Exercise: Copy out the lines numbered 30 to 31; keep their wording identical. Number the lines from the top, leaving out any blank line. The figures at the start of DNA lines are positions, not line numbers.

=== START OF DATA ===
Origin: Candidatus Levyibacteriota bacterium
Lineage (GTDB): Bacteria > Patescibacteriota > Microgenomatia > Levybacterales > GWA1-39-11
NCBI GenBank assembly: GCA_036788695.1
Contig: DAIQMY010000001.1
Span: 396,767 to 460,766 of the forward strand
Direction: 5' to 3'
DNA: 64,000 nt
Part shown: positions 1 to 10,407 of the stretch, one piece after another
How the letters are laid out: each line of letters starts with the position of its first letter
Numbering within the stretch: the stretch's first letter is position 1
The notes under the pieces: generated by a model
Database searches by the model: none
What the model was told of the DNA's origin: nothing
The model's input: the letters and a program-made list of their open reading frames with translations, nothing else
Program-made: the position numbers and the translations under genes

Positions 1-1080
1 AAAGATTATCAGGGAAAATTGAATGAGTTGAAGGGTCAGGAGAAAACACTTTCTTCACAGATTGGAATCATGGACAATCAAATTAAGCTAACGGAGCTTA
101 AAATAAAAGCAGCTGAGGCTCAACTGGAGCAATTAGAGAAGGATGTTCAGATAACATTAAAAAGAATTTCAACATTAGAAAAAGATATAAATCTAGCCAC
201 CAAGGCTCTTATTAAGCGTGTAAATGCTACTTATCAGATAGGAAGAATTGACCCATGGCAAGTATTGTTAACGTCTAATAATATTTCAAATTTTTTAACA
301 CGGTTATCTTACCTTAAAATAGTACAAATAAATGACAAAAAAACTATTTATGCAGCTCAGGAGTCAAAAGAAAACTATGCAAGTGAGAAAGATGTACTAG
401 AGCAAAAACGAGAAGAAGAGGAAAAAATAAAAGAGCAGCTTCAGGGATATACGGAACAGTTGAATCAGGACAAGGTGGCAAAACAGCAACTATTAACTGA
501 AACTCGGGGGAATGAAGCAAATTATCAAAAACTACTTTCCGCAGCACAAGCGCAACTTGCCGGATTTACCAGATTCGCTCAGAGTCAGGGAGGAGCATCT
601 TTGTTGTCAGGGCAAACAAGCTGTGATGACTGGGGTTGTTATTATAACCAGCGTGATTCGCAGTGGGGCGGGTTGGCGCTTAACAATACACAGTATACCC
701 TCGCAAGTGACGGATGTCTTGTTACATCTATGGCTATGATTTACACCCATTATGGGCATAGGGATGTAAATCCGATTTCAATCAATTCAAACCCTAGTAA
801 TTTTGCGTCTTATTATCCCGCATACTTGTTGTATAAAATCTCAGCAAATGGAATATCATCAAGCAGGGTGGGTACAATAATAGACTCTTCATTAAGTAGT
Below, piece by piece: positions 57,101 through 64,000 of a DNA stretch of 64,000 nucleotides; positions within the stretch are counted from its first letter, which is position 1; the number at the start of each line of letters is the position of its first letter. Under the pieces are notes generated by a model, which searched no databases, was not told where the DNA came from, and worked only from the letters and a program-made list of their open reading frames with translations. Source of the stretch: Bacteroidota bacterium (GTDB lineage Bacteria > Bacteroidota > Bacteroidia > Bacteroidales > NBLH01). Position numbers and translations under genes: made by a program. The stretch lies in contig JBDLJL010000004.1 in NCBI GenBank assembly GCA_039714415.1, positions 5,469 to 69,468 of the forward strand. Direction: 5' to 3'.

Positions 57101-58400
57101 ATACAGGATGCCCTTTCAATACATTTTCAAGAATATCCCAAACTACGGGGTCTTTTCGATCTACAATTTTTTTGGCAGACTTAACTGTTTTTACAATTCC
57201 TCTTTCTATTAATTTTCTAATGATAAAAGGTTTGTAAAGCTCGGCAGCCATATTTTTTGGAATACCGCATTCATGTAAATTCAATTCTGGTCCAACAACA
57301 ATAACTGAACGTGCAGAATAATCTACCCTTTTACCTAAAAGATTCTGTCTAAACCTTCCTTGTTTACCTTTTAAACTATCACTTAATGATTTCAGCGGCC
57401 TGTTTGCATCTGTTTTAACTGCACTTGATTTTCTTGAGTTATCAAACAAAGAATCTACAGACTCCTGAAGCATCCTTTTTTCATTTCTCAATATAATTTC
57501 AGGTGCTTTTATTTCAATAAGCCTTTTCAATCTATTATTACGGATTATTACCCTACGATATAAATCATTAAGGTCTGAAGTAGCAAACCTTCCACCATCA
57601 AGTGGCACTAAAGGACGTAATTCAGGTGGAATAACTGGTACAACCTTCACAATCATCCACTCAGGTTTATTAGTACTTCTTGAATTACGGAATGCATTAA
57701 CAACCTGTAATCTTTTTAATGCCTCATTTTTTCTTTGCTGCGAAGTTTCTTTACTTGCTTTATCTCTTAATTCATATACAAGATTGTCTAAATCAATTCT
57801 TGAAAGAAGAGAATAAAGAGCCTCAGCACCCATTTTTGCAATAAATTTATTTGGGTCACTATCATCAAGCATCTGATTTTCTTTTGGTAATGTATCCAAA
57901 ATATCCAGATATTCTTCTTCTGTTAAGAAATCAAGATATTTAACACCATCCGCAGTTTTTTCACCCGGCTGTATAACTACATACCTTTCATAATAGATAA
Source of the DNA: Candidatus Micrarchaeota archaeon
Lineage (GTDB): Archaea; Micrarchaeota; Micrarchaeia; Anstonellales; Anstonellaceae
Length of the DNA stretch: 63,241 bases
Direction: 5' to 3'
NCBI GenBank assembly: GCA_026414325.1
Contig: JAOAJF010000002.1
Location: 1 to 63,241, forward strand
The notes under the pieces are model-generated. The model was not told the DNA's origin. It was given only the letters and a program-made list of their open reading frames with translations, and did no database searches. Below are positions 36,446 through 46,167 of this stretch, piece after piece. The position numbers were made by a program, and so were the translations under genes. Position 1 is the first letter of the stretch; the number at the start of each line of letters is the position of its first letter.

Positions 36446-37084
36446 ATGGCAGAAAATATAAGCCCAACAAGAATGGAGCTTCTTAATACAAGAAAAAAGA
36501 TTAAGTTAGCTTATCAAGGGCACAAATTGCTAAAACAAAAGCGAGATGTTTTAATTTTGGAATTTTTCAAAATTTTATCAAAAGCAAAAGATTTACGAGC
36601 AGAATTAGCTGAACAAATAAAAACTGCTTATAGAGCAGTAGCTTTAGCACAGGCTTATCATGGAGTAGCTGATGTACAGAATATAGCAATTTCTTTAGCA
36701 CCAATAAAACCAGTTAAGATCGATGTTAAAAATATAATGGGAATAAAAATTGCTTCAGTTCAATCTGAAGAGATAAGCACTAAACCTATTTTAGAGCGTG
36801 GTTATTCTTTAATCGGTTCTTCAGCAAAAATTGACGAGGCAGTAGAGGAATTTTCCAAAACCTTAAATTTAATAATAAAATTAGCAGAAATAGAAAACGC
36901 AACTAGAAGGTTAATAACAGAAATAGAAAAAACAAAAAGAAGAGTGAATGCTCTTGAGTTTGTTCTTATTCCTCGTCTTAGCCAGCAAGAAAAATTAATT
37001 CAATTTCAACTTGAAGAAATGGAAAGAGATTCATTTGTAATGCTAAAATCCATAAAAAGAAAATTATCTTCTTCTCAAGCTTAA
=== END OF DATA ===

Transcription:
57301 ATAACTGAACGTGCAGAATAATCTACCCTTTTACCTAAAAGATTCTGTCTAAACCTTCCTTGTTTACCTTTTAAACTATCACTTAATGATTTCAGCGGCC
57401 TGTTTGCATCTGTTTTAACTGCACTTGATTTTCTTGAGTTATCAAACAAAGAATCTACAGACTCCTGAAGCATCCTTTTTTCATTTCTCAATATAATTTC